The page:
The key has been ensuring the tracking solution provides end-to-end visibility. “When a company is looking for someone to track [freight], it makes sense for them to go to a provider that is already tracking part of that [shipment] for the entire tracking solution rather than going to another provider,” Elenjickal said.
The initial product underwent some changes as new datasets emerged, and FourKites’ 65-person product team and 200-person engineering team were tasked with interpreting that new data.
“When people think of visibility, it’s data on a map, but that is not going to tell you anything. What are you going to do with that data [to add context]?,” Elenjickal asked. “Clearly there is a lot of horsepower behind the scenes to make the product work.”
As far as FourKites has gone in five short years, Elenjickal believes there are more great things to come.
“If you look at the foundation, the platform we built, we are aggregating external data for any organization. Where we are taking the company is [whether] we can organize that external data,” he said, “…to build add-on modules to make [supply chain operations better].”
Elenjickal noted that it is relatively easy to track items from Point A to Point B, but “there are things that happen before Point A and things that happen after Point B for that product.”
Companies use different systems, “but we are the connective tissue, if you will. We are sitting on top of all these platforms,” he added. “We are building a network of shippers and carriers that allows us to build a better level of collaboration between companies.”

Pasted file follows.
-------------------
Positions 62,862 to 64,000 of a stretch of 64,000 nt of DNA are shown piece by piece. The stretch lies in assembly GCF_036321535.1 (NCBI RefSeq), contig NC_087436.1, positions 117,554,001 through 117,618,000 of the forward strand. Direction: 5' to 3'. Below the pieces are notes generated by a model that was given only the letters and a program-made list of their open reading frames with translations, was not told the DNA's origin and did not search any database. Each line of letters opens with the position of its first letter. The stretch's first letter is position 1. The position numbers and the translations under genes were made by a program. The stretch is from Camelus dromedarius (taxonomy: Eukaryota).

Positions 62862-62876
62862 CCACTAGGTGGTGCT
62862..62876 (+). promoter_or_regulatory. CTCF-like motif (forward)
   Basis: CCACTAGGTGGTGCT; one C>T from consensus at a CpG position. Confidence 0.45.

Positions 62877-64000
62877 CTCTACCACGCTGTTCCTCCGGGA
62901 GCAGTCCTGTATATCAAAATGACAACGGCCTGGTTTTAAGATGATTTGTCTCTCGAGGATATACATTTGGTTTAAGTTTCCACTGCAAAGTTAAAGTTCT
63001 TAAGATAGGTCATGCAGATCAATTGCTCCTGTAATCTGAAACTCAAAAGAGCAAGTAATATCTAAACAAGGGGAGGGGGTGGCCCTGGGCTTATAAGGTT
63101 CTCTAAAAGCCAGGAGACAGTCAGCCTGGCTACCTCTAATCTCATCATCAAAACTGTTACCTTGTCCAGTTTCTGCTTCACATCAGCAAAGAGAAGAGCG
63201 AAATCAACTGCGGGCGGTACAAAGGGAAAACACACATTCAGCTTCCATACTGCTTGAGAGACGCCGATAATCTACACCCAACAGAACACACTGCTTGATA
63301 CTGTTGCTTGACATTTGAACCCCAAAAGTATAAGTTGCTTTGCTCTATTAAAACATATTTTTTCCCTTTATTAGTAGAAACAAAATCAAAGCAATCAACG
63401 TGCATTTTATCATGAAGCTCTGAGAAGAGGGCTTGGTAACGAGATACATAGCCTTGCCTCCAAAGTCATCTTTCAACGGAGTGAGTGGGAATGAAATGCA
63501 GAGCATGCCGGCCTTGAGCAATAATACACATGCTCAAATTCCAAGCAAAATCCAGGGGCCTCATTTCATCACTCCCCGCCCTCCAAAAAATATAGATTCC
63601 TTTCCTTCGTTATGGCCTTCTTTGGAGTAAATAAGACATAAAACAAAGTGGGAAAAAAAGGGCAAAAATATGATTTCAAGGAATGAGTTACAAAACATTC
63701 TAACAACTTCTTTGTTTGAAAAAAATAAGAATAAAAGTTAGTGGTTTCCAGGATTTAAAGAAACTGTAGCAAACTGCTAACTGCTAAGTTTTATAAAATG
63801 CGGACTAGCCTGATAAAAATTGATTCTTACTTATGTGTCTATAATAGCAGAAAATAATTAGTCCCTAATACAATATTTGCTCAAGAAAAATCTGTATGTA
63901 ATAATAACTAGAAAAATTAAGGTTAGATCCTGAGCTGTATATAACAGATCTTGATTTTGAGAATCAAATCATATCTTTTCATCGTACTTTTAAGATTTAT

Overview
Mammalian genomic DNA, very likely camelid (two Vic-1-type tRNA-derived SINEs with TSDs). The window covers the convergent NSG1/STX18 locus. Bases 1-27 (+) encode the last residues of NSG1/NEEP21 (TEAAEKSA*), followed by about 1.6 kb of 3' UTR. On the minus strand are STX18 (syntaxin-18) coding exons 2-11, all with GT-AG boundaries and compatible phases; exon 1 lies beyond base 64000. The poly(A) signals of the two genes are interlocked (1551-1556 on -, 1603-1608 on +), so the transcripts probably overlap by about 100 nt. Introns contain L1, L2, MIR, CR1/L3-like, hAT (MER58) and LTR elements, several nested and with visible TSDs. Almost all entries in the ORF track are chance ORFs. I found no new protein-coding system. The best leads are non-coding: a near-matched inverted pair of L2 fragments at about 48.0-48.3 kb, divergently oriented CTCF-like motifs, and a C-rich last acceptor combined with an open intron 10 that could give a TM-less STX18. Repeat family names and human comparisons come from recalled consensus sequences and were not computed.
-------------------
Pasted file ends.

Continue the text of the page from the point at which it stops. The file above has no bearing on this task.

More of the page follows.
That collaboration has allowed customers like Coca-Cola Bottling Co. Consolidated to get a better handle on its inventory because of the real-time visibility FourKites’ platform offers.
“The ability to track SKU-level details across both managed and unmanaged freight with FourKites’ Network Visibility has enhanced our warehouse and labor productivity significantly,” said Brett Frankenberg, vice president of supply chain planning and inventory management of Coca-Cola Bottling Co. Consolidated. “In addition, it has helped us improve our in-stock position and has also provided supply planners a self-service approach to find their loads.”
In keeping with its innovative background, FourKites recently launched Lane Connect, a “planning application” that is part of its Predictive Capacity Management (PCM) suite first announced last year. Lane Connect allows shippers to run an analysis on their own networks to identify wasted trailer space. With this information in hand, the shipper can then work with other organizations that may have freight running the same lanes and face a similar underutilized capacity situation.
“I don’t think companies are realizing how hard it is to build that shipping ecosystem, that network,” Elenjickal said. “What we have is something really unique, primarily because of the shipper network, and that is something nobody can claim. It’s one thing to say I have a dozen carriers in my network, but not everybody can say they have nine of the top 10 [shippers].”
And it is that depth of customer base that Elenjickal hopes will keep the FourKites story moving forward.